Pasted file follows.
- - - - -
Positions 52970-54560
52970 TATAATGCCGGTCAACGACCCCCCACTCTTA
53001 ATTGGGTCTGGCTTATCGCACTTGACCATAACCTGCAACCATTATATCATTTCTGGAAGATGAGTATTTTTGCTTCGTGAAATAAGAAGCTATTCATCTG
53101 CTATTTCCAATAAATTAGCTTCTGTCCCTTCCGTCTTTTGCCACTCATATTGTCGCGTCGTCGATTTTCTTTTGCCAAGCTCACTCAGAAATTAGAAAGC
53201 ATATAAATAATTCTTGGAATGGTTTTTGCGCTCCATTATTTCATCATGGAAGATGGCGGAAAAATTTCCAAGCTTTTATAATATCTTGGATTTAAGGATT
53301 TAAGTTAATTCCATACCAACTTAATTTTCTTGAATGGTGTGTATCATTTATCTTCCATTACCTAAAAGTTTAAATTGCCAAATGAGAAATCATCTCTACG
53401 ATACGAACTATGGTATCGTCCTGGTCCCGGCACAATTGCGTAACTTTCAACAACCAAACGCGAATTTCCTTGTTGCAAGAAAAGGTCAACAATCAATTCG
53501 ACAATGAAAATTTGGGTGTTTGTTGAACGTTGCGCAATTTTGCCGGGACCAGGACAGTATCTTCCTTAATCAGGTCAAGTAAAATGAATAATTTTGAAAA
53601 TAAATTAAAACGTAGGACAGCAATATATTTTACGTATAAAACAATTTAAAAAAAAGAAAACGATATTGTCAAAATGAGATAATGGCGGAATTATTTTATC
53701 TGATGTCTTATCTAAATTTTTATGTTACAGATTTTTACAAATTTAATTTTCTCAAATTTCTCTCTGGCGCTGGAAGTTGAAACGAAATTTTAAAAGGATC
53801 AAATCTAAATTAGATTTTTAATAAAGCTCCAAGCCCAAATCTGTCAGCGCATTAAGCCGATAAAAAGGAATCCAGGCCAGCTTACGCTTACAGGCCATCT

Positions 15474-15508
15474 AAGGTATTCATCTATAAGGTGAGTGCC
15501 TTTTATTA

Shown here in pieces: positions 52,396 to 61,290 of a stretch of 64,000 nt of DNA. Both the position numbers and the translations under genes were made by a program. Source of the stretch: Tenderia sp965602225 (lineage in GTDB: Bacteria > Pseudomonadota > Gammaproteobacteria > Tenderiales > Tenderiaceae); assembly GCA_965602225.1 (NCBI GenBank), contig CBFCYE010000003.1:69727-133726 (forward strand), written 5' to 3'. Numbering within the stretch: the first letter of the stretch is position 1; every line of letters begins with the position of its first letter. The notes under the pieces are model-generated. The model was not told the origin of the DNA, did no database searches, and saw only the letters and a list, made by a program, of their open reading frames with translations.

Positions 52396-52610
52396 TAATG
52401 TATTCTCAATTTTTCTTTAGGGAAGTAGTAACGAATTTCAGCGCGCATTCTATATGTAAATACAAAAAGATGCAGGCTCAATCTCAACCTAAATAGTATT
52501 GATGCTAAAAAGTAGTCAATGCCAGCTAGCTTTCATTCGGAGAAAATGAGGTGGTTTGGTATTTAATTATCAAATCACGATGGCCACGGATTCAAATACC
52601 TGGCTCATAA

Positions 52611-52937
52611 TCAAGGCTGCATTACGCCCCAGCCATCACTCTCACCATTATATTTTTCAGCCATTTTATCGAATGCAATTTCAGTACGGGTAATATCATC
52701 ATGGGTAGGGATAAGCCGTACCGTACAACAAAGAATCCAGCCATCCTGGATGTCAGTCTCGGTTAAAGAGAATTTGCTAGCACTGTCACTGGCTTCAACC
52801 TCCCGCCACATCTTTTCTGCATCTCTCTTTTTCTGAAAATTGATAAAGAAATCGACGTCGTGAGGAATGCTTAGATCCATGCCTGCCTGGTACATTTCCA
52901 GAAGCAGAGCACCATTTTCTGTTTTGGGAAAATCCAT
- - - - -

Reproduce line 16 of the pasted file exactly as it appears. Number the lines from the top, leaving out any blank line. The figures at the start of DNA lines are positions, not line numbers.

Positions 52396-52610